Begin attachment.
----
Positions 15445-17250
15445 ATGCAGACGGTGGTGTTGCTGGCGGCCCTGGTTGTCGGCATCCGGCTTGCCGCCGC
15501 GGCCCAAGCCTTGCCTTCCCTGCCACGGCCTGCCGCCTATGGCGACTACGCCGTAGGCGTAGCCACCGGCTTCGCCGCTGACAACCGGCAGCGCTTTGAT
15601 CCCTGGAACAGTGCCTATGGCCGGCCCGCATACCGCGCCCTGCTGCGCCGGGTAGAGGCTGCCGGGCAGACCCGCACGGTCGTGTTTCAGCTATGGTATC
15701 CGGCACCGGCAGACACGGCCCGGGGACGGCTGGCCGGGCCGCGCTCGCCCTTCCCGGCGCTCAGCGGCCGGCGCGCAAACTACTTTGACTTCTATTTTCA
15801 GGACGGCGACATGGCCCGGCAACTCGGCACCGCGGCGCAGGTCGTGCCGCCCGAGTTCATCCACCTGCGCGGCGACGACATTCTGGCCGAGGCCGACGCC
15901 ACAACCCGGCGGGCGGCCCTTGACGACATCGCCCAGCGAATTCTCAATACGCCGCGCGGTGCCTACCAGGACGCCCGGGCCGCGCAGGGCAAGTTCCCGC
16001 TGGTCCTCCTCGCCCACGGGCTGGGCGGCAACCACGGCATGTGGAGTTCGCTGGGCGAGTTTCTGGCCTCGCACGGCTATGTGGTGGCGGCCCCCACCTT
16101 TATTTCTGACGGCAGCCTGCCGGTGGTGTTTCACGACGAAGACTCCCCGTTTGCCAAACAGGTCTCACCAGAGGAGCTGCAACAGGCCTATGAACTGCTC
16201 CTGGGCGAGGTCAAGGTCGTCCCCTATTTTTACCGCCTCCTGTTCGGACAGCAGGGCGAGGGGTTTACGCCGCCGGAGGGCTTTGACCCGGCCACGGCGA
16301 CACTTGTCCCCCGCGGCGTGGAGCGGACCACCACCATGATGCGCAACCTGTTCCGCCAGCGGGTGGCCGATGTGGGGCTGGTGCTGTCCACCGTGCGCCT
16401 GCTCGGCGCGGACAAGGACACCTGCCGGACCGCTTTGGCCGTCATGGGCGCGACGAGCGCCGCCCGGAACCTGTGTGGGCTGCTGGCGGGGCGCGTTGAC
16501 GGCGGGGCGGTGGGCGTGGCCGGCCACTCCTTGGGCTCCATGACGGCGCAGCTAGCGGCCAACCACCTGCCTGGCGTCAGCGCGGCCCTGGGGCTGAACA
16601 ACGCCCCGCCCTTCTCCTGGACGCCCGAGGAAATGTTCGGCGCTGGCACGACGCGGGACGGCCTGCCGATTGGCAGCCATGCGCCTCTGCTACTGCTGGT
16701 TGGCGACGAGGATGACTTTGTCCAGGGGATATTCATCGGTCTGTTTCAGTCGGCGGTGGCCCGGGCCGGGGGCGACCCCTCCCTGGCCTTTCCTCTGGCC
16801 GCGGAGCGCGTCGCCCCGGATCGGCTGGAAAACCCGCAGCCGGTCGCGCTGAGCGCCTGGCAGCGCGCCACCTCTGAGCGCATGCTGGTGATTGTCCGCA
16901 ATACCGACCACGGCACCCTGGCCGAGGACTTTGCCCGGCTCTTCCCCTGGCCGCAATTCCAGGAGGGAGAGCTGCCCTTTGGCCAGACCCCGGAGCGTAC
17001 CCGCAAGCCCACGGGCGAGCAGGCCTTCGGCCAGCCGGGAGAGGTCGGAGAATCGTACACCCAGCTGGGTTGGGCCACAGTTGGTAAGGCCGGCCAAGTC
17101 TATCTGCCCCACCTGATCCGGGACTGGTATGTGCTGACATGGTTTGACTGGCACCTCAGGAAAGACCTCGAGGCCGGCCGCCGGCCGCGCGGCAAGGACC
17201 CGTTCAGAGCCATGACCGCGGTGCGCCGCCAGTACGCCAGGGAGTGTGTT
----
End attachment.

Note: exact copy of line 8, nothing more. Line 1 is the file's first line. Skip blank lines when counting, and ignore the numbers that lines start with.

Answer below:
16001 TGGTCCTCCTCGCCCACGGGCTGGGCGGCAACCACGGCATGTGGAGTTCGCTGGGCGAGTTTCTGGCCTCGCACGGCTATGTGGTGGCGGCCCCCACCTT